Respect – August 13th 

The Queen of Soul has been getting a lot of, well, respect the past year from Cynthia Erivo’s portrayal of the superstar in "Genius: Aretha" to the soon-to-be released biopic, “Respect” starring Academy and Grammy-award winner Jennifer Hudson (“Dreamgirls”) as Franklin; Academy-award winner Forest Whitaker (“Black Panther”) as Franklin’s father, C.L. and, in his first big screen dramatic role, Marlon Wayans (“White Chicks”) as Franklin’s first husband Ted White. Directed by Liesl Tommy, the movie's star power alone is guaranteed to make 'Respect' a winner, especially since the late Franklin herself endorsed Hudson to best portray her, but also because much of Franklin’s personal life remained somewhat of a mystery, leaving fans to use all the joy, hurt, and pain she delivered in her songs as the only tiny glimpse into her world. What Franklin never kept from her fans, however, was her soul. Neither does Hudson. And if Hudson’s tour de force performance in Dreamgirls is just a prequel to what we can expect her to deliver in 'Respect,' “ain’t no way” it won’t be a hit. See trailer here

Candyman – August 27th 

You already know not to say it. But that doesn’t mean you shouldn’t see it…. Let’s face it: the original 1992 Candyman (and its subsequent two follow-ups) didn’t, as the young folks would say, “give what it was supposed to have gave.” Sure, it gave us a fair share of jumpy moments but there’s a whole different fear factor level anticipated whenever Jordan Peele adds his name to a project. As the writer of this fourth installment, Peele and director Nia DaCosta's revamped version of Candyman merges morality and macabre as Chicago artist Anthony McCoy (Yahya Abdul-Mateen II, “Watchmen”; “Us”), now residing in the infamous, yet gentrified, Cabrini Green neighborhood, is told about the horrific history of Candyman and the Cabrini Green Towers. Looking to revitalize his flagging career, McCoy decides to incorporate the legend and images of his destruction into his artistry, unknowingly awakening Candyman and sending him on murderous new streak. We all know chanting Candyman’s name five times leads to doom. Here's hoping Peele’s offering, after several lackluster attempts, will revive the legend in a more "positive" way. Also starring Vanessa Estelle Williams (“Soul Food”) reprising her role in the original film. See trailer here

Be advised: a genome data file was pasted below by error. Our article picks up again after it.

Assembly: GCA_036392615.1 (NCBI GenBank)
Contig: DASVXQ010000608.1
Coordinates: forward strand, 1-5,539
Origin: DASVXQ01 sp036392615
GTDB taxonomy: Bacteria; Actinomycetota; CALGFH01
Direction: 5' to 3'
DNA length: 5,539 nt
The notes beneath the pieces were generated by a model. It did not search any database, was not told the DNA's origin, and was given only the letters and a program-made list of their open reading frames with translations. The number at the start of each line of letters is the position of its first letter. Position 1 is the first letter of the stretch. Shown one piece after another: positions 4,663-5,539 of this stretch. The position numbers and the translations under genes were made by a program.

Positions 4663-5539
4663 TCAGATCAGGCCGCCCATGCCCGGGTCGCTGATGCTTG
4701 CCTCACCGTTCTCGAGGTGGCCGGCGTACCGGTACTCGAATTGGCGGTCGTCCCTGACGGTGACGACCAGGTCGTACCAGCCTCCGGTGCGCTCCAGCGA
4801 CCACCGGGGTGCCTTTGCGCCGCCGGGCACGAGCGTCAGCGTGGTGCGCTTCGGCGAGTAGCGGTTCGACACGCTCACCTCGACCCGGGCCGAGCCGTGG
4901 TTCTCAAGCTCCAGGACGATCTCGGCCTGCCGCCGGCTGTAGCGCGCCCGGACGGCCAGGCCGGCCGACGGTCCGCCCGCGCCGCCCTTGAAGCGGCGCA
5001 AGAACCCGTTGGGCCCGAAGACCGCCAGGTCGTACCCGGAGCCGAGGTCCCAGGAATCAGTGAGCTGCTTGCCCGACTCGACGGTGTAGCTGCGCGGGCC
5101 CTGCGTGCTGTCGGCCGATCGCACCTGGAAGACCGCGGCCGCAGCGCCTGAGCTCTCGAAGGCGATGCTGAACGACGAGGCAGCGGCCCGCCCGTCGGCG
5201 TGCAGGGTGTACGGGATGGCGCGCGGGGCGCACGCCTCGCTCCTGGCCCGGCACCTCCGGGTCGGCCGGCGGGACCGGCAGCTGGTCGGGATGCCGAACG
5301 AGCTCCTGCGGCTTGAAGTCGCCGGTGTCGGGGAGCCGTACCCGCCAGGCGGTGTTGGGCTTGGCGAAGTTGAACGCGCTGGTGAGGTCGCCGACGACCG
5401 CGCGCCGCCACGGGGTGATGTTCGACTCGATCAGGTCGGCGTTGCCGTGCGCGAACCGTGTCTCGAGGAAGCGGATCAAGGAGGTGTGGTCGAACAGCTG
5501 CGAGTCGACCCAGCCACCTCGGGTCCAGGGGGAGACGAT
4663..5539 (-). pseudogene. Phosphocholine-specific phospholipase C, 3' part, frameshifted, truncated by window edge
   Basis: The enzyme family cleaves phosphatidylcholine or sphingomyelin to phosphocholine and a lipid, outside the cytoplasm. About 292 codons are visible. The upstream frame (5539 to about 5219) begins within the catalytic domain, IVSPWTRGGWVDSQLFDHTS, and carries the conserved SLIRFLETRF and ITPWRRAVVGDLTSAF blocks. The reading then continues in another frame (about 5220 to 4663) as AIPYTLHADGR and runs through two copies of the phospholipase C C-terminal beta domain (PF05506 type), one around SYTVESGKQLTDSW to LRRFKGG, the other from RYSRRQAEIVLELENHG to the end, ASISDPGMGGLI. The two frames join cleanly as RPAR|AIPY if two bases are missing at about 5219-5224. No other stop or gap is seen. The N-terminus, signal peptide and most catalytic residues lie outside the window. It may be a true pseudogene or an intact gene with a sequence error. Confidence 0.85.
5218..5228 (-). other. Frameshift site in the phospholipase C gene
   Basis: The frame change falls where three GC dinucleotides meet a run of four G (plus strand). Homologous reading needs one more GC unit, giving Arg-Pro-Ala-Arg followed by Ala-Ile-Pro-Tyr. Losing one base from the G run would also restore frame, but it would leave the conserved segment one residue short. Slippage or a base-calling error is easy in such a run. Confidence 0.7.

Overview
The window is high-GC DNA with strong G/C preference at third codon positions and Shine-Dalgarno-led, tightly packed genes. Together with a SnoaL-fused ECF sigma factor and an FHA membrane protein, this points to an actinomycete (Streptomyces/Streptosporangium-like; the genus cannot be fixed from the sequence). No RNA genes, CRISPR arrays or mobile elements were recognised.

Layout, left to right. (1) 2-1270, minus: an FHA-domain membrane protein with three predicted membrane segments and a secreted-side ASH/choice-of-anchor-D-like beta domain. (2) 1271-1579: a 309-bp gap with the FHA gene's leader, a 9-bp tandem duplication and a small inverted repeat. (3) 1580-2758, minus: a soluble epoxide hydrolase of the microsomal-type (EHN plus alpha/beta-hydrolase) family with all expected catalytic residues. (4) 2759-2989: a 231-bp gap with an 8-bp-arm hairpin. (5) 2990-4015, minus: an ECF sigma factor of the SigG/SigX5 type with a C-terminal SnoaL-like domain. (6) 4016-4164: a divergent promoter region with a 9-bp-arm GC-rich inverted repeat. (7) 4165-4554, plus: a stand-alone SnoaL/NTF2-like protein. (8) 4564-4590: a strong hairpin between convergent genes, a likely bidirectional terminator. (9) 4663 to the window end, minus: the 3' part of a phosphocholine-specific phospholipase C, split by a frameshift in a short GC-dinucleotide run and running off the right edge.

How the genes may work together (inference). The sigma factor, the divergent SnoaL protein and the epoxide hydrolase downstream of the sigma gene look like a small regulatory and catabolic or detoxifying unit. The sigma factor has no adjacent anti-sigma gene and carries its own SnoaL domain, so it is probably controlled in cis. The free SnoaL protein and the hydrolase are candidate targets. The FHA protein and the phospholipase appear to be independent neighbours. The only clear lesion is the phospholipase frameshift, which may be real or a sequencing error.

The Harder They Fall - late 2021

Not since 1993’s Mario Van Peebles-directed “Posse” has a Black western been as highly anticipated as this year’s forthcoming "The Harder They Fall" directed by Jeymes Samuel, who co-wrote the screenplay with Boaz Yakin. 'Harder's" chamber is locked and loaded with the best in Black Hollywood including Jonathan Majors (“Lovecraft Country”), Idris Elba (“The Wire”; “Luther”), Zazie Beetz and LaKeith Stanfield (both of FX’s “Atlanta”), Delroy Lindo (“Da 5 Bloods”) and Regina King (“Watchmen”). Need I say more? Okay, if I must, here's a little bit of a plot drop to lasso you in: Major portrays real life African-American cowboy and former slave, Nat Love, who reassembles his former gang to seek revenge against the man who murdered his parents. Love’s real-life exploits have made him one of the most famous black heroes of the Old West. Saddle up and head to a theater near you. Note: 'Harder' is scheduled for a Fall 2021 Netflix release but may be available in theaters as well. See trailer here.

That’s it for now, my fellow cinephiles. May each of you continue to stay safe and return to indulging in those things that bring you joy! See you in the lobby after the movie….